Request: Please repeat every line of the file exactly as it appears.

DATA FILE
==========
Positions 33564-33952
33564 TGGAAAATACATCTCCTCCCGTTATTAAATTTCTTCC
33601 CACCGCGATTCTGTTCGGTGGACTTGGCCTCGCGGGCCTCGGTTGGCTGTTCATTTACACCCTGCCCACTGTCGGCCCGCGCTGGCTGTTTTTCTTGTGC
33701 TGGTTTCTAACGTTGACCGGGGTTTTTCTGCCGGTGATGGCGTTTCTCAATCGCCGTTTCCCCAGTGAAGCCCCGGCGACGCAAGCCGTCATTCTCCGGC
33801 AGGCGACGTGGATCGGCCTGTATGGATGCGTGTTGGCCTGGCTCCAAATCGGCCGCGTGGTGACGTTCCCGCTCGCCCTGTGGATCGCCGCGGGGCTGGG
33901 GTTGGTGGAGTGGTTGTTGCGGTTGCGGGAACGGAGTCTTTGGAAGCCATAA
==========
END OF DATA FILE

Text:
Positions 33564-33952
33564 TGGAAAATACATCTCCTCCCGTTATTAAATTTCTTCC
33601 CACCGCGATTCTGTTCGGTGGACTTGGCCTCGCGGGCCTCGGTTGGCTGTTCATTTACACCCTGCCCACTGTCGGCCCGCGCTGGCTGTTTTTCTTGTGC
33701 TGGTTTCTAACGTTGACCGGGGTTTTTCTGCCGGTGATGGCGTTTCTCAATCGCCGTTTCCCCAGTGAAGCCCCGGCGACGCAAGCCGTCATTCTCCGGC
33801 AGGCGACGTGGATCGGCCTGTATGGATGCGTGTTGGCCTGGCTCCAAATCGGCCGCGTGGTGACGTTCCCGCTCGCCCTGTGGATCGCCGCGGGGCTGGG
33901 GTTGGTGGAGTGGTTGTTGCGGTTGCGGGAACGGAGTCTTTGGAAGCCATAA